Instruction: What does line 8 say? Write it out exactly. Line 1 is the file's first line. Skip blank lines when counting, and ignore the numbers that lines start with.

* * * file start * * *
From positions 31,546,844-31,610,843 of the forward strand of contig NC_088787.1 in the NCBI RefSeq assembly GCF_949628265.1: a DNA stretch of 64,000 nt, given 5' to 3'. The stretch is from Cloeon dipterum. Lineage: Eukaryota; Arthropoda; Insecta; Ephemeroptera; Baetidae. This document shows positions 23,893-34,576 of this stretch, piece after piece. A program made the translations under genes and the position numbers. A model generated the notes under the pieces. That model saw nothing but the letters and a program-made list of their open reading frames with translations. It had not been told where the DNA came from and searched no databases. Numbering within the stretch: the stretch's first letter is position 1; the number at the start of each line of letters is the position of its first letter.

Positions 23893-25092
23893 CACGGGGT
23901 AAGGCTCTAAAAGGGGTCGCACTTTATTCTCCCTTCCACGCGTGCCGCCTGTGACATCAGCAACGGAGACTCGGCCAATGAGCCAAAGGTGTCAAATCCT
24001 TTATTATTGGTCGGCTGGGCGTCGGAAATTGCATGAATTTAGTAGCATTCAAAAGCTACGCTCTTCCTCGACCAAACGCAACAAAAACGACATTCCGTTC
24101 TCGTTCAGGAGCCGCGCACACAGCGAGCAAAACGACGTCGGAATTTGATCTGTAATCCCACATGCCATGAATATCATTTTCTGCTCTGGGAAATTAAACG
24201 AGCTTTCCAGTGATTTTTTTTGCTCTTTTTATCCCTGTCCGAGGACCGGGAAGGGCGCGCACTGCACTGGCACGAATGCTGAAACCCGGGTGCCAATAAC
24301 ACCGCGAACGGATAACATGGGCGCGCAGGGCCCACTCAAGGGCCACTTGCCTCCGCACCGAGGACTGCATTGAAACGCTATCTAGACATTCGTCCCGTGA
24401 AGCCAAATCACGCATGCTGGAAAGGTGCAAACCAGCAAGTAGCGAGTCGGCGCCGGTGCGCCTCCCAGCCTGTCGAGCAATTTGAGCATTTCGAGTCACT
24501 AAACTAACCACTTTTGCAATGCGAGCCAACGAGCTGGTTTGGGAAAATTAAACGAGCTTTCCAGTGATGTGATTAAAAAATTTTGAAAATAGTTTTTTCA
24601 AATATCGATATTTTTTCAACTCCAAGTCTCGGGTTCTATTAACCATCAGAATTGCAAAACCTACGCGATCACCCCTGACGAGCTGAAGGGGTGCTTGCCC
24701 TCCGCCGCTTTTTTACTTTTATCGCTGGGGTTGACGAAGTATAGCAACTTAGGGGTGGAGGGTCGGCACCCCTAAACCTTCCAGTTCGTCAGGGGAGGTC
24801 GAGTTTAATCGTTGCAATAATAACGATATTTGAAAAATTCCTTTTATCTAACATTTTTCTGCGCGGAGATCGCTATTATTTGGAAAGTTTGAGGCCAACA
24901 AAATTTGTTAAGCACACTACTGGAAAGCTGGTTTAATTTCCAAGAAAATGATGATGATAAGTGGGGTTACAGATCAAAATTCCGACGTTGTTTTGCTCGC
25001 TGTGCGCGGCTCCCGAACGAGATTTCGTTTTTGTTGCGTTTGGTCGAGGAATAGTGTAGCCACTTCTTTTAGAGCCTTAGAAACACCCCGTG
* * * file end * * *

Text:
24301 ACCGCGAACGGATAACATGGGCGCGCAGGGCCCACTCAAGGGCCACTTGCCTCCGCACCGAGGACTGCATTGAAACGCTATCTAGACATTCGTCCCGTGA